When is the best time to take cuttings?

The ideal time to take cuttings depends on the type of plant you wish to propagate. In general, the best time to take cuttings is in spring or early summer, when plants are in full growth and growing conditions are optimal. However, this can vary depending on the type of cuttings you wish to take.

For herbaceous plants such as geraniums, pelargoniums, hybrid verbenas, clematis, fuchsias and campanulas, we recommend taking cuttings in late summer or early autumn, after they have flowered. This is when the plants are most active and have the potential to produce roots quickly.

For softwood plants, such as conifers, the best time to take cuttings is between May and July, when the new shoots are still green but slightly lignified.

Plants with semi-arched stems, such as conifers, evergreen shrubs and climbers like hydrangeas, fusains, bignones and oleanders, are best cut between mid-July and mid-September.

August stems, which have already begun to turn into wood but whose tips are still tender, can be cut between the end of August and the end of autumn.

Finally, dry wood shoots should be taken in winter or early spring, when the deciduous tree or shrub is dormant.

To sum up, the time for taking cuttings varies according to the type of plant and the stage of growth of its stems. So it's important to know the specific characteristics of each plant you want to take cuttings from, so that you can choose the best time to take them successfully.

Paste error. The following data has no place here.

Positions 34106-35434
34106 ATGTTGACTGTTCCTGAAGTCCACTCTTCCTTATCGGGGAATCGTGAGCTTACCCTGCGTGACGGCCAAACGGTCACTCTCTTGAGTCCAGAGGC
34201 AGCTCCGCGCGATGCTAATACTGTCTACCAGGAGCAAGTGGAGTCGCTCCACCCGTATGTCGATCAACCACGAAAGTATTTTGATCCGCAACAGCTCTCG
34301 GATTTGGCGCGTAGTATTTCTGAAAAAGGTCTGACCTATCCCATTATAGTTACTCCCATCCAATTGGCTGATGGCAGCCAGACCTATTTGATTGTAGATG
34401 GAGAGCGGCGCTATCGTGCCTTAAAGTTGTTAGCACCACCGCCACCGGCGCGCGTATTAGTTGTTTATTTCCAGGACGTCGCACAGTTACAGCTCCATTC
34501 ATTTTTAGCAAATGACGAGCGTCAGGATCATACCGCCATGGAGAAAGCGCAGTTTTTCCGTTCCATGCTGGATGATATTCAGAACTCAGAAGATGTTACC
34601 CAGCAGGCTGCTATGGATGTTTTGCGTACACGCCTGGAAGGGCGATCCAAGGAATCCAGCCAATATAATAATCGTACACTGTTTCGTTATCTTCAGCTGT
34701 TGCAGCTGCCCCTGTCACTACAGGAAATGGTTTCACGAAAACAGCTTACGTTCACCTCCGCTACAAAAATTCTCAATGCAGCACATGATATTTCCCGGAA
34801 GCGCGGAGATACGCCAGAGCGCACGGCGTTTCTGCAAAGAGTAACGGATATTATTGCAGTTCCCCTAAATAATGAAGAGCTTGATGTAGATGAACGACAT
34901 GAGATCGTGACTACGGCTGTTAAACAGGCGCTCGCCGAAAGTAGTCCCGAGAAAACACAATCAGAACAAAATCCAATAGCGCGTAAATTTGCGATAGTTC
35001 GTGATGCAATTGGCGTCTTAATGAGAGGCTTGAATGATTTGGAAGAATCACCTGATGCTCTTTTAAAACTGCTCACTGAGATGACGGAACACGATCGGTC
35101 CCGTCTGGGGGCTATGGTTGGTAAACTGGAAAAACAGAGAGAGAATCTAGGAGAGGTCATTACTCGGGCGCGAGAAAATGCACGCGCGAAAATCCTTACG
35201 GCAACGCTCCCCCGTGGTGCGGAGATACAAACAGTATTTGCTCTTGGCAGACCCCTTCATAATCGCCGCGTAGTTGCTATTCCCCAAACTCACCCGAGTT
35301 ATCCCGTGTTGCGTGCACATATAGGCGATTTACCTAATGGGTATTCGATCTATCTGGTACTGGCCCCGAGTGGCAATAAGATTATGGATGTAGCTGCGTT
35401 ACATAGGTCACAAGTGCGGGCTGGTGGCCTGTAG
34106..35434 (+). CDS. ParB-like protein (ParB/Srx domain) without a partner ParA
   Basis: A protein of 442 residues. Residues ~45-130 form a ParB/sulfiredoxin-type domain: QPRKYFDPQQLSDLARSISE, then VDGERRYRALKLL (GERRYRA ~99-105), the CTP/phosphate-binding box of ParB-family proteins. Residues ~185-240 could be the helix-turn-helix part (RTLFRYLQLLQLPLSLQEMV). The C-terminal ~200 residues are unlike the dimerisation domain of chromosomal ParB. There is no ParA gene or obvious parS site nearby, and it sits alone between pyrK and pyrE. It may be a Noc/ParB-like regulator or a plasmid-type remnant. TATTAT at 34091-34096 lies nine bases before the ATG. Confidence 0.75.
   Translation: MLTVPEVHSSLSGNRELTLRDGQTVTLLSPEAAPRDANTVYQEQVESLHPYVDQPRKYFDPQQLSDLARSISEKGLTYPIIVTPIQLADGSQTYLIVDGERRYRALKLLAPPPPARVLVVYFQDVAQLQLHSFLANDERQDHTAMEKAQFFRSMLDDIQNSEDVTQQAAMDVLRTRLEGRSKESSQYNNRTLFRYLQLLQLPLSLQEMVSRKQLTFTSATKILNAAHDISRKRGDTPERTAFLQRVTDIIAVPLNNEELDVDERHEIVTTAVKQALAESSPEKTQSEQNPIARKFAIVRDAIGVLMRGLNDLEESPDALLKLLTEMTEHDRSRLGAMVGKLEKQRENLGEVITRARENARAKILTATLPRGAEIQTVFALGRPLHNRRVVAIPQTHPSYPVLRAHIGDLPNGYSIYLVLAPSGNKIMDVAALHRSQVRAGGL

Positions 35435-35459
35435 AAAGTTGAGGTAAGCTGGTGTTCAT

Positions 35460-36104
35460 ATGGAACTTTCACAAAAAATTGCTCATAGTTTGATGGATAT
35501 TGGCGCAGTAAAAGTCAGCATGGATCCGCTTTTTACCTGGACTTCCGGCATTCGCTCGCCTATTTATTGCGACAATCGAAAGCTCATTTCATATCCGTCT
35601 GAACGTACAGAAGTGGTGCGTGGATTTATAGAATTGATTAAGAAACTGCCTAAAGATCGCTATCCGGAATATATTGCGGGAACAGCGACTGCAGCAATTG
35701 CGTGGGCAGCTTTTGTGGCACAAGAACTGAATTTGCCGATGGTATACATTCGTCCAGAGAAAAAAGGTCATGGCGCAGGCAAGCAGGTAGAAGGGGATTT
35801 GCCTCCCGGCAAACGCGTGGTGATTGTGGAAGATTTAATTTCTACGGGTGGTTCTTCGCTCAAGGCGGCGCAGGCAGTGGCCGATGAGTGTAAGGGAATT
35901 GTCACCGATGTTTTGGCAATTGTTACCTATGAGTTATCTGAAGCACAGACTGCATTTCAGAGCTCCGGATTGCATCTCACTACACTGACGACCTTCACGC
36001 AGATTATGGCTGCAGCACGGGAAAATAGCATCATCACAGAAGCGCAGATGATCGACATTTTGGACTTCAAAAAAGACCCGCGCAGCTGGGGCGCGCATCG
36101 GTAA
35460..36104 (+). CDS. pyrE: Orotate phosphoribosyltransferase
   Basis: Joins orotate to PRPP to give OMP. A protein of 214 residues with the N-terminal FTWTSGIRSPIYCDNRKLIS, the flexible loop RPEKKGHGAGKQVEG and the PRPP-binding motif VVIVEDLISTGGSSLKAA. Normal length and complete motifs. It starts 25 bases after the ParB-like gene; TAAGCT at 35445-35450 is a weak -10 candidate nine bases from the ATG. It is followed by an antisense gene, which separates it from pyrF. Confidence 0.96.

How can I make cuttings without using a cutting hormone?


  • Cutting with honey

Thanks to its antiseptic, antibacterial and antifungal properties, honey is an invaluable ally in the plant cutting process. It helps cuttings to heal by forming a protective layer and keeping them moist. Some research even suggests that the sugar contained in honey can be assimilated by the plant, speeding up root production. Although this method has not been backed up by in-depth studies, it is advisable to apply it with care to avoid any risk of mould. To use it, simply dip the end of the cutting in honey, leave to drain, then plant.


  • Cutting with aspirin

Aspirin, often used by florists to extend the life of cut flowers, can also be beneficial for plant cuttings. Containing acetylsalicylic acid, a derivative of salicylic acid found naturally in willow bark, aspirin acts as a natural anticoagulant. By blocking the effect of abscisic acid, released in the event of water stress or injury, acetylsalicylic acid encourages the formation of new roots on cuttings. To use this method, simply dissolve a few aspirin tablets in water to obtain a whitish paste. Then soak the base of the cuttings in this solution for a few hours before planting them.